For the last several years, the Society for Values in Higher Education has sponsored a seminar session at the annual meeting of the Association of American Colleges & Universities (AACU). We have explored topics such as the role of higher education in the moral development of students, the implications of free college tuition, the pedagogy of “wicked problems,” and many more. At the 2017 AACU meeting, we facilitated a seminar entitled “An Unbridgeable Gap? Challenges and Opportunities in Restoring Public Trust.”
Our proposal (co-authored along with D. Gregory Sapp) described the session this way:
Skyrocketing tuition increases and a soft job market for college graduates have led to increasing public skepticism regarding higher education. Such skepticism has encouraged state legislators to continue to slash financial support for higher education. The loss of financial support leads to further tuition increases. What we have is a vicious cycle of skepticism and economic exigency (both for institutions and for students and their families) that leads to public distrust of higher education. If there is any hope of restoring significant public trust in higher education, academics and the public must have a “meeting of the minds” in regard to the purpose or value of higher education. The facilitators will lead a conversation about what we as academics value in higher education (particularly liberal education) and how to bridge the gap between what we value and what the public expects.
Approximately 25 faculty members, administrators, and even a higher education reporter joined us for an engaging conversation. We decided to structure the conversation around a special issue of The Chronicle Review from November 11, 2016. That special issue was looking at various questions about the central problems facing higher education today. Higher education experts and leaders answered the questions in short responses (no more than a sentence or two). We were particularly interested in two questions that seemed relevant to the perception and/or value gap between higher education and the public: What is the biggest misconception the public has about higher education? What is the biggest misconception that academics have about higher education?
We provided the seminar participants with handouts that listed the various responses by higher education experts and leaders, put the participants in groups, and asked the groups to identify those responses that seemed most important, significant, or correct.
In regard to the biggest misconceptions of the public, the two responses that stood out for the participants were the following:
That education is exclusively about providing a short-term economic benefit to the individual and the state. This is wrong on two levels: Economic benefits are not best measured in the short term, and the benefits of education far transcend any particular economic value. – Brian Rosenberg
There is a false dichotomy between a liberal education and a pragmatic education. Liberal education is often viewed as a luxury. This characterization runs the risk of enhancing inequity by perpetuating what Jefferson referred to as an unnatural aristocracy. — Lynn Pasquerella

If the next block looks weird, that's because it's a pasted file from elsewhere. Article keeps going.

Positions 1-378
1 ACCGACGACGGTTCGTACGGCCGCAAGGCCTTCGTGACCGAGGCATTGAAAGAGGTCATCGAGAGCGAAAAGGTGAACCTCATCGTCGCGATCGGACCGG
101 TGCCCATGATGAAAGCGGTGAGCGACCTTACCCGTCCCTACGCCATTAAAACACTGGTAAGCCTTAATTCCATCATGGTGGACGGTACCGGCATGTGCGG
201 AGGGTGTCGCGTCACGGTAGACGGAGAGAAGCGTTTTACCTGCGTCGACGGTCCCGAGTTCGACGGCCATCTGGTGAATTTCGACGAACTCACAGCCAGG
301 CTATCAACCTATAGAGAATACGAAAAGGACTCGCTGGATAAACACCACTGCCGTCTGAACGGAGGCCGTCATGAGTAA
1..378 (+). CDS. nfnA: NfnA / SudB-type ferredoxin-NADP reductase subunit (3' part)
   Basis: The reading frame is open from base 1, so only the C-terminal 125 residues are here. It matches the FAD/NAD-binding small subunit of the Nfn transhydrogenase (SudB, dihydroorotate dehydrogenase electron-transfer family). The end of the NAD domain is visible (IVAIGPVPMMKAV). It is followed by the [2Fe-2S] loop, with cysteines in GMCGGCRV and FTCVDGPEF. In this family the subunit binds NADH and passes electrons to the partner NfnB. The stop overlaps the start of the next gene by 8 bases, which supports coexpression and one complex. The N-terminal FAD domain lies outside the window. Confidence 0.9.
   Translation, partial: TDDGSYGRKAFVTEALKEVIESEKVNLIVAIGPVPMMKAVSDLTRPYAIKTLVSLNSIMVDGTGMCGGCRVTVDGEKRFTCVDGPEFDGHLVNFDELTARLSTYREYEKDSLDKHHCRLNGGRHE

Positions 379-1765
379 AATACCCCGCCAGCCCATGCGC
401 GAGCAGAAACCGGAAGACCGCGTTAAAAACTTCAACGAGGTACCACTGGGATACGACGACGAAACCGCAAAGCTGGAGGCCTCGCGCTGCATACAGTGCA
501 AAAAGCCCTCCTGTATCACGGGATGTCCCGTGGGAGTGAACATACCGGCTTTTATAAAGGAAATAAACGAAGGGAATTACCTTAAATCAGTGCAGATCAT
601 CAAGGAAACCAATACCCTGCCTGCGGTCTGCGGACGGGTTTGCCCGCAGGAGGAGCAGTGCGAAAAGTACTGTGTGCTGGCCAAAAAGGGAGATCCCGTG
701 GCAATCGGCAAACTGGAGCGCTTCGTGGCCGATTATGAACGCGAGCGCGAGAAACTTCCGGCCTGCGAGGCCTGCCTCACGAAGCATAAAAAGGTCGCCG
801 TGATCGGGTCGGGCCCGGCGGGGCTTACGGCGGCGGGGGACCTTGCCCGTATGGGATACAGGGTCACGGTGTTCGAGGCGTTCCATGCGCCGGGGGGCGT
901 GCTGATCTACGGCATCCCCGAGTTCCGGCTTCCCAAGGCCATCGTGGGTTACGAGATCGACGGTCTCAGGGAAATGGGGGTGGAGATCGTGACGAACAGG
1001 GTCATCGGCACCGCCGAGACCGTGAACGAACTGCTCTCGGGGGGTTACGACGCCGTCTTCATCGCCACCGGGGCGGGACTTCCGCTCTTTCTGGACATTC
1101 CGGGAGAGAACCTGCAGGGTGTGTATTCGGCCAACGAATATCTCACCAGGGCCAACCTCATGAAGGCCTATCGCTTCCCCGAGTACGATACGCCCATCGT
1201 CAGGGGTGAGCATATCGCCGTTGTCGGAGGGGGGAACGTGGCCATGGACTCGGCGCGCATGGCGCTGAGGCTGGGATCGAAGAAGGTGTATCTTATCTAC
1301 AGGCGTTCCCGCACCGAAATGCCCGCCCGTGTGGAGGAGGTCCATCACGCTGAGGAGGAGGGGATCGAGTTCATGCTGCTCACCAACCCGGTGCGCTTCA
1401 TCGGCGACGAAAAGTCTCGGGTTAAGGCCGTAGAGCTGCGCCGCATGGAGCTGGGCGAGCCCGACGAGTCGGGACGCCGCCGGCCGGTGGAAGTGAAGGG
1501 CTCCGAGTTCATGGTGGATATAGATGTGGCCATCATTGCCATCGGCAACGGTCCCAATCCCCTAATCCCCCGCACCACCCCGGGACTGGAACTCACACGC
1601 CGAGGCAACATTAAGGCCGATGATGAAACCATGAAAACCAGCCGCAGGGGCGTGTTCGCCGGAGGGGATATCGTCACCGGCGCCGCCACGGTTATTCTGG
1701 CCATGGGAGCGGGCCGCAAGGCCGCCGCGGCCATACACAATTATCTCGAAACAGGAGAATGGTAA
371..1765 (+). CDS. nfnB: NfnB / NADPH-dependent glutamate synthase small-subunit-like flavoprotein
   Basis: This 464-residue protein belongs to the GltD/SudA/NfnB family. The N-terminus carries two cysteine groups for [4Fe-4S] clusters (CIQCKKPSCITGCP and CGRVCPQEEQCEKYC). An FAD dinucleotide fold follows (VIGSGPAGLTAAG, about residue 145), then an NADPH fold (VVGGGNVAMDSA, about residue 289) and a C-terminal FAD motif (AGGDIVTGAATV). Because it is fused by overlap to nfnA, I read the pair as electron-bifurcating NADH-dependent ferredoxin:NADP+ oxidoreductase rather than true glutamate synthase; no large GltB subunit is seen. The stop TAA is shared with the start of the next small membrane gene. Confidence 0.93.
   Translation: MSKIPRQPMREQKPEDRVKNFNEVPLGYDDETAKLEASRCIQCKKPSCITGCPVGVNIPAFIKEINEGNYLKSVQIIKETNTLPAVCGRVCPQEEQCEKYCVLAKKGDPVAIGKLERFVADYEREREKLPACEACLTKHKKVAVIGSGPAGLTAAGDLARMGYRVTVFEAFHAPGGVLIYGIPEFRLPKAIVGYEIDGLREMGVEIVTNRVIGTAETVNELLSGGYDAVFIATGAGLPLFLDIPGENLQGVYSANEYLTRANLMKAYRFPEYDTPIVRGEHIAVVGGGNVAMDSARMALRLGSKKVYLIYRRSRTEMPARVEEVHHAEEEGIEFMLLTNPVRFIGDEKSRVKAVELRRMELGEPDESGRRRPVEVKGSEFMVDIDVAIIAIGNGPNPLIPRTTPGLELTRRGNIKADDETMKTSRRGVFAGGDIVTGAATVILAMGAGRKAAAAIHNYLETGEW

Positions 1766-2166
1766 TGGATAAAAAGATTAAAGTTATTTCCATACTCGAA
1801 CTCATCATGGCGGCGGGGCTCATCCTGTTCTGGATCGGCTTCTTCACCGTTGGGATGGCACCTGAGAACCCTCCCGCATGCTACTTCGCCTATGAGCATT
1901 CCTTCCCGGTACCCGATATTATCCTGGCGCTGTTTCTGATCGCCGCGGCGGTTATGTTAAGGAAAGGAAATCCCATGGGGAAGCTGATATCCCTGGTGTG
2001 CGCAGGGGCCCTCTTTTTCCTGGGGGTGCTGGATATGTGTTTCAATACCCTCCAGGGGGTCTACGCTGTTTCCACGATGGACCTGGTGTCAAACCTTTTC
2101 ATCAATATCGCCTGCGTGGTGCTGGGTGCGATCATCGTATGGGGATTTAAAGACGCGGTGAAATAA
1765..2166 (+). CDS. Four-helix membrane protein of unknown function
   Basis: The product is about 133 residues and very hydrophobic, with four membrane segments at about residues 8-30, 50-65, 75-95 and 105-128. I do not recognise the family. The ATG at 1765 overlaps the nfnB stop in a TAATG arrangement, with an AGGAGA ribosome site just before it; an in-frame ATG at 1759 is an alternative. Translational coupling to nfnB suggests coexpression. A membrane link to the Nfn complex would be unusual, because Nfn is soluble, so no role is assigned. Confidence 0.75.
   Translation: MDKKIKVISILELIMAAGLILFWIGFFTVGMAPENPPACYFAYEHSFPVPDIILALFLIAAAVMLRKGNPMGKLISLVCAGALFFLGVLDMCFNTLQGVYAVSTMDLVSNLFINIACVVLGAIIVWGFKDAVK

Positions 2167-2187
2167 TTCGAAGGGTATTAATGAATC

In regard to the biggest misconceptions of academics, the two responses that stood out for the participants were these:
Faculty members too often believe that their responsibility is limited to their specific disciplines and not also to the overall educational purposes of the institutions they serve and the broader needs of their students. Also, too few have a good grasp of how their institutions are actually financed and where the major costs are incurred. — Judith Shapiro
That higher education will continue to survive in something like its current form for the next 50 years and longer. — Richard Grusin
As a group, we talked about the causes of these misconceptions and what faculty, administrators, and other higher education advocates could do about them. Given the very active participation of so many seminar members and our time constraints, we just barely scratched the surface in regard to solutions. However, participants clearly were engaged and energized by the conversation, and so were we.
For the next three weeks, we will be publishing pieces that reflect on a 2017 AACU seminar entitled “An Unbridgeable Gap? Challenges and Opportunities in Restoring Public Trust.” This session engaged some important questions about the perception of Higher Education among various stakeholders. We hope you enjoy the sustained conversation.
Eric Bain-Selbo is Dean of the School of Humanities and Social Sciences at Indiana University-Kokomo. He also is the Executive Director of the Society for Values in Higher Education. His research spans across the disciplines of philosophy and religious studies, focusing primarily on social ethics, political philosophy, comparative religion, cultural criticism, and issues in higher education.
Katherine Jo is a doctoral student specializing in Philosophy of Education at the University of Illinois at Urbana-Champaign. Her research focuses on the ethical dimensions of liberal learning and the roles and responsibilities of teachers in students’ ethical development, particularly in higher education.